Actuation System for Civil Aircraft Flaps
An actuation system for civil aircraft flaps. Locally situated hydraulic pump and motor are controlled by a complex electronic system module.
The control boxes are awkward in shape to fit within the air frame envelope and require a mixture of power (110 amps at 415 volts) and signals (requiring electrical
Target for the first unit was six months.
Complex cable exits
Screened with Nomex jacket
There are four different shaped boxes on the aircraft housing similar electro-mechanical interface control systems. This meant that the hardware architecture for each box decreed different shaped pcbs for each similar function, a different assembly method and
varying types of interconnect.
The boards tended to be sandwiched inside the box. One was fitted, secured into place, followed by the next one and so on and so forth with typically eight major boards per assembly.
Space was tight, clearances were limited and following a series of customer reviews, the following novel principles were established:
- The Header Principle: Instead of the conventional two part connector system to join PCBs, which is space greedy, Tekdata Interconnect employed a ‘header’ principle. This used a block housing protruding pins which are terminated to the cables. The headers are then flow soldered to the pcbs during assembly creating a one time interconnect which enables the pcb to be tested as a sub assembly prior to fitting. The headers were all designed as two part mouldings, followed by encapsulation to create the cable strain relief. Due to the tight packaging requirements and current capacity, over twenty individual designs were used from 3 to 40 way in various shapes and sizes. Cable entry was also important with sometimes more than one being required to direct the cable with the minimum impact on module air flow restrictions.
- PCB Interconnect: The high specification rectangular connectors fitted to the cable assemblies do not have standard hardware to protect the delicate pins on the
plug mouldings. Tekdata Interconnect devised a series of encapsulated moulded backshells that incorporated the following features:
- Extended shells for pin protection. Sometimes only one side was possible, due to 90° connector pcb mounting.
- Low Profile custom shapes included cable feed as a dog-leg to allow jackscrew access.
- Due to the high packing density of cables within the modules, additional ty-off features were incorporated into the hood/shell to allow passing cables to be secured without the need to modify the module casing.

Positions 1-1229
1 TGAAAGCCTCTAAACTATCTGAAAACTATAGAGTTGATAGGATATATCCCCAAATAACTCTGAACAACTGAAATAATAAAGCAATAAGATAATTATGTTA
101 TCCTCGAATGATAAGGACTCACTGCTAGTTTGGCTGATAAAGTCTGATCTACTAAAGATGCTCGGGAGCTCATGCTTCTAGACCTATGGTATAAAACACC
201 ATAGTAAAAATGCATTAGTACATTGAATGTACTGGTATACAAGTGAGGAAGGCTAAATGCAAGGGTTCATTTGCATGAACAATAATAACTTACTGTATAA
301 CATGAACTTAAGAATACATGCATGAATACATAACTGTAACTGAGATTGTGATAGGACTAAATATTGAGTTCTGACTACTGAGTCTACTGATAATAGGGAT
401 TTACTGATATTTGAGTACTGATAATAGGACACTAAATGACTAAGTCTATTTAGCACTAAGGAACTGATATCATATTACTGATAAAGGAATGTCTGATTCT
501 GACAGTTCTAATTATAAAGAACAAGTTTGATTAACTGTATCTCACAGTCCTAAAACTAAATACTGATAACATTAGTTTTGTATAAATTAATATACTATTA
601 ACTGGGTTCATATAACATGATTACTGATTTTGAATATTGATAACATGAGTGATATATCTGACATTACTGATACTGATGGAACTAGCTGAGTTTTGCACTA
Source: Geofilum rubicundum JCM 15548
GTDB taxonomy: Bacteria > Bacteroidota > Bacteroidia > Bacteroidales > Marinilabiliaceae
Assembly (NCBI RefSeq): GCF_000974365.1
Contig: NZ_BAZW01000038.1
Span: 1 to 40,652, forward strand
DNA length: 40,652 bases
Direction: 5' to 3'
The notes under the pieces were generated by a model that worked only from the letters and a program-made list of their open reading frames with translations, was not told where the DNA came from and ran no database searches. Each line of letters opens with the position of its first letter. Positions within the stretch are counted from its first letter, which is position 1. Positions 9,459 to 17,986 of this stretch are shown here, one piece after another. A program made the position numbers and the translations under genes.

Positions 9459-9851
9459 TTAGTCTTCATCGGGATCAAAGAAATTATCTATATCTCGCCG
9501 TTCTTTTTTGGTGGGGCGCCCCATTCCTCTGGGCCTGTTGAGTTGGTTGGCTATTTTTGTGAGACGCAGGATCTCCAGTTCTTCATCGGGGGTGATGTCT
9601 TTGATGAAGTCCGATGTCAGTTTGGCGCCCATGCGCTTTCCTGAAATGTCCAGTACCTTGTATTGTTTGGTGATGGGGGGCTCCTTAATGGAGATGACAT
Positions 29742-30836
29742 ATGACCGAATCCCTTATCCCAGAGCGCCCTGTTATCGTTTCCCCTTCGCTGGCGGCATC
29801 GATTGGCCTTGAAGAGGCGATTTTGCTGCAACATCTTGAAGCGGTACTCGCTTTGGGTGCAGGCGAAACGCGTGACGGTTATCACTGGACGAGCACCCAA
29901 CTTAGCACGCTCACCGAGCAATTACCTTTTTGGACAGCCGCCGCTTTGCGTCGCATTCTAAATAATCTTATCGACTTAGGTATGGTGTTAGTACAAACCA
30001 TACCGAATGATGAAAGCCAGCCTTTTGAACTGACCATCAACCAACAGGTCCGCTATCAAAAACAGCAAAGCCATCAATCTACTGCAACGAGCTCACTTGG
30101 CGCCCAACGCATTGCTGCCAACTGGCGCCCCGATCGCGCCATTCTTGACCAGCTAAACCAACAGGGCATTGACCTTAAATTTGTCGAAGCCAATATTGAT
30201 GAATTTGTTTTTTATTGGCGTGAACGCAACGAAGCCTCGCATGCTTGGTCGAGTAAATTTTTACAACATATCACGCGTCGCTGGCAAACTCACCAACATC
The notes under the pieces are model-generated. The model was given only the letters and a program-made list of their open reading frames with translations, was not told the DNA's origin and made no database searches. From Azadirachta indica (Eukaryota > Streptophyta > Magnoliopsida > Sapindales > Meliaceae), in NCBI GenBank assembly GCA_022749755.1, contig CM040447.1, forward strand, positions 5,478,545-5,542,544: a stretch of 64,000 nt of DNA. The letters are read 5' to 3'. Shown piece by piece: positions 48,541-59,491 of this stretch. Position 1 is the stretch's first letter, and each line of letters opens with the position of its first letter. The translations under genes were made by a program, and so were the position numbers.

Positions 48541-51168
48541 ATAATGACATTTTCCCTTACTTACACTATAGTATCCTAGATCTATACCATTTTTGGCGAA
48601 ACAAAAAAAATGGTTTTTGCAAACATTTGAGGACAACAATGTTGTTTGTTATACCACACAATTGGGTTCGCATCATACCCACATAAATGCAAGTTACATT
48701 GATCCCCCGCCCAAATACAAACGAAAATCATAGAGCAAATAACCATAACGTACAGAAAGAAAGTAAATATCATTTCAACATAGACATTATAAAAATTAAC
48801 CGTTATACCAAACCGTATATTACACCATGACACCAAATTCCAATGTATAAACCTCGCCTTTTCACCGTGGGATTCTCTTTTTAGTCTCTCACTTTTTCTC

- Multi-exit mouldings were also used (as per the headers) to ensure that the cable pathways were optimised.
- Cable Paths: Nomex and Peek jacketing are used to increase the wire bundle flexibility (wire gauges included 28, 26, 24, 20, 16 and 8 awg). These jackets are braided over tinned copper braid where necessary (RFI/EMI segregation being a key issue). Velcro wrap helped to secure the cables in position.
- Power Wiring: The 8 awg wire for the high power was restricted in its landing areas. Catalogue item tags were either unavailable or too large. Tekdata designed and produced two types of tags and modified three additional tags to ensure fit.
- Temperature sensor: special temperature sensors were required to be developed due to space constraint.
The Actuality of the Development
This was a major undertaking involving design, prototyping on the hoof, drawing, modification, tool design, manufacture and commissioning, review, first article reporting, and of course first production units. Composite imitations of the final cases were used and
Tekdata modelled cables and cable runs using quickly available material in the first instances.
The headers were modelled solid in aluminium as a first off, whilst it was necessary to make the connector shells in plastic to ensure that the clearances were acceptable in both the mated and unmated states. 3D drawing helped in creating the space envelope for the fixed components, eg headers and connectors. However, the modelling was essential with the wiring looms to ensure, for example, that the hinging necessary for the complex assembly could be accommodated. The models enabled 2D form boards to be created, and 2D drawings established.
A matrix spreadsheet was created to enable individual component tracking to be maintained and for all parties to realise the critical areas in the development and production path.
Over one hundred different cable assemblies were created per system, some very complex, others apparently simple, involving approximately fifty mouldings and forty cable variants.
At its peak into preproduction, Tekdata Interconnect Systems involved four toolmakers and a variety of sub-contractors. Target timescales were achieved (just!)